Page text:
The Federal Government, using the media, has pushed the line that this will help reduce the incidence of binge drinking among youth, and associated social problems, including violence. But is it enough? I don't think so. Indeed, it really might just be a token gesture, albeit one that will contribute more to government revenue. One hopes it will be spent on preventive measures.
E LAW - MURDOCH UNIVERSITY ELECTRONIC JOURNAL OF LAW, VOLUME 1 NUMBER 4 (DECEMBER 1994), stated that:
and concluded that
"If (alcohol taxation) were effective (in reducing social problems associated with the over consumption of alcohol), one would expect taxation to reduce the aggregate consumption of alcohol. However, in Australia there is little empirical evidence that this is what actually occurs"
"Ultimately, taxation is too blunt an instrument to effect the government's desired objective of reducing alcohol related social problems."
The Centre for Health Programme Evaluation, in 1992, concluded that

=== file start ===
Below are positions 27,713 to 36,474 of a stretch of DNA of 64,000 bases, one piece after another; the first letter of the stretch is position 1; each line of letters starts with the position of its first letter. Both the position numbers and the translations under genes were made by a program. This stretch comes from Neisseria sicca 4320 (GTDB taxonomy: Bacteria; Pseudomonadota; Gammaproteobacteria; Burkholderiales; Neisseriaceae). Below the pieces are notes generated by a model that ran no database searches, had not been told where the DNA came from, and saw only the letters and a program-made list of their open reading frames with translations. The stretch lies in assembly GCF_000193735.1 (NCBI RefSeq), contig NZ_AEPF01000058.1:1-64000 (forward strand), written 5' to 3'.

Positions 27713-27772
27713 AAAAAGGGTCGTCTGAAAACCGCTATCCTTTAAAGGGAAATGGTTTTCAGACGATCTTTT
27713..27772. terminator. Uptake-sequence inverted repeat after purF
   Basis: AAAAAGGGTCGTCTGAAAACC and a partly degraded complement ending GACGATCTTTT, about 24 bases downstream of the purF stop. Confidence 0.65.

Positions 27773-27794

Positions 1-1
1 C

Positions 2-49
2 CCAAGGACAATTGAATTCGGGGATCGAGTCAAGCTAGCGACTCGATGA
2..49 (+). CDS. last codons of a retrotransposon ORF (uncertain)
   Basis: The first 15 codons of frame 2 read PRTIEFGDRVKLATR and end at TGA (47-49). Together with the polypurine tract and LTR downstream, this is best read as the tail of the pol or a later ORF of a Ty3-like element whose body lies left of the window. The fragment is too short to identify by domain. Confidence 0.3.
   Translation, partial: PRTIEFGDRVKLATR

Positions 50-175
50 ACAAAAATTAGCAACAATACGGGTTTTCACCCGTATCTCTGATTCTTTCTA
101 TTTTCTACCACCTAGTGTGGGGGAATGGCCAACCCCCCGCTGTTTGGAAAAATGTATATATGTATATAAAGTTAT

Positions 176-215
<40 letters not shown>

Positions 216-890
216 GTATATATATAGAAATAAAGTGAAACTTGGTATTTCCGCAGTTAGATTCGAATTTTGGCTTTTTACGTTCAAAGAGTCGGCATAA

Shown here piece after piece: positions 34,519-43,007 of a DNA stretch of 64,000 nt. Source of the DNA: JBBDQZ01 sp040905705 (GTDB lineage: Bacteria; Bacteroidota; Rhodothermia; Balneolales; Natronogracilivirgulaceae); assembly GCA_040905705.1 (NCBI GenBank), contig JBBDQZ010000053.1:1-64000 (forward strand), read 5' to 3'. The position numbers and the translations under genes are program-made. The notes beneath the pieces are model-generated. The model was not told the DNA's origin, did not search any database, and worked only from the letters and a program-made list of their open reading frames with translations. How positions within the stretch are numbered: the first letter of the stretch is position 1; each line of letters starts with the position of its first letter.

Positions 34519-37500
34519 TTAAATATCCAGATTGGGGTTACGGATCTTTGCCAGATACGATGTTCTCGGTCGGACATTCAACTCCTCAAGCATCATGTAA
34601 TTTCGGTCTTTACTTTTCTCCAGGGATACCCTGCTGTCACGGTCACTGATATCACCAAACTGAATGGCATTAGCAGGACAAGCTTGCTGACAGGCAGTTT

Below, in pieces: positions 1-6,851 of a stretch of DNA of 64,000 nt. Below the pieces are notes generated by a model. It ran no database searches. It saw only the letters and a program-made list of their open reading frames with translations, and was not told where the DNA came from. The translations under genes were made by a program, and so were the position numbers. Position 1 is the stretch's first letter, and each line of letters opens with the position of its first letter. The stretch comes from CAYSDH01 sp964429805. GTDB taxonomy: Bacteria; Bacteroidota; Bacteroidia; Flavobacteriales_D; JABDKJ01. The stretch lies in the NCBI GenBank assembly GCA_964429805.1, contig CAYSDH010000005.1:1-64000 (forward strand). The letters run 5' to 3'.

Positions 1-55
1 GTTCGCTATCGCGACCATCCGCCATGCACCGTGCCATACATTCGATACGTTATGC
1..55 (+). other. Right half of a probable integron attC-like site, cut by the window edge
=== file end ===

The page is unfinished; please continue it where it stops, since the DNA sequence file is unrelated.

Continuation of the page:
"...there is a very compelling case for a new tax base and for a
very significant increase in the rate of tax."
That is, a change in the way that alcohol is taxed, perhaps to volumetric taxation, and that there should be a large increase in dollar terms of the amount of taxation. There are many different interest groups - bottled wine makers; cask wine makers; spirits; beer - some of which would see their prices rise significantly if there were volumetric taxation. The method of taxation needs to account for consumers who will choose the "cheapest" or "most popular form" of alcohol on which to binge-drink. It will not be an easy task.
"Want a tax cut ... drink less!"